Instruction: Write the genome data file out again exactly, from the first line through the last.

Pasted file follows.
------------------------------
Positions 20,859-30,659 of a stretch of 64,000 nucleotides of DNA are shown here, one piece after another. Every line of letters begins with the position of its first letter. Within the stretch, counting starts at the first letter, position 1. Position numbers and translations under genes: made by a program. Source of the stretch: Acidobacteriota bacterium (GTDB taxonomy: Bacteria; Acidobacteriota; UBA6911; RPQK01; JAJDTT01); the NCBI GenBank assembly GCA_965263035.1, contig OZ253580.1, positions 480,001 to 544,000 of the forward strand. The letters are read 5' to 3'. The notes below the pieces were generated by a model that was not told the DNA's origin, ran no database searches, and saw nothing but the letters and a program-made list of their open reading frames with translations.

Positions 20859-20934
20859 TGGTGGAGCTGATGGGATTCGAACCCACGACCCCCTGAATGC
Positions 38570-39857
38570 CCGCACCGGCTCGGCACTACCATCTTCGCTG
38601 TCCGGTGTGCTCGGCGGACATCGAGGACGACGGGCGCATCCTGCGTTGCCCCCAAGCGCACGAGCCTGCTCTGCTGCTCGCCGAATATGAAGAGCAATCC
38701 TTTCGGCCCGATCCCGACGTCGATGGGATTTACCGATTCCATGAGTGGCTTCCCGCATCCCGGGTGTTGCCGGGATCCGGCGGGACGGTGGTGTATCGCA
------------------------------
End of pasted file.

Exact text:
Positions 20,859-30,659 of a stretch of 64,000 nucleotides of DNA are shown here, one piece after another. Every line of letters begins with the position of its first letter. Within the stretch, counting starts at the first letter, position 1. Position numbers and translations under genes: made by a program. Source of the stretch: Acidobacteriota bacterium (GTDB taxonomy: Bacteria; Acidobacteriota; UBA6911; RPQK01; JAJDTT01); the NCBI GenBank assembly GCA_965263035.1, contig OZ253580.1, positions 480,001 to 544,000 of the forward strand. The letters are read 5' to 3'. The notes below the pieces were generated by a model that was not told the DNA's origin, ran no database searches, and saw nothing but the letters and a program-made list of their open reading frames with translations.

Positions 20859-20934
20859 TGGTGGAGCTGATGGGATTCGAACCCACGACCCCCTGAATGC
Positions 38570-39857
38570 CCGCACCGGCTCGGCACTACCATCTTCGCTG
38601 TCCGGTGTGCTCGGCGGACATCGAGGACGACGGGCGCATCCTGCGTTGCCCCCAAGCGCACGAGCCTGCTCTGCTGCTCGCCGAATATGAAGAGCAATCC
38701 TTTCGGCCCGATCCCGACGTCGATGGGATTTACCGATTCCATGAGTGGCTTCCCGCATCCCGGGTGTTGCCGGGATCCGGCGGGACGGTGGTGTATCGCA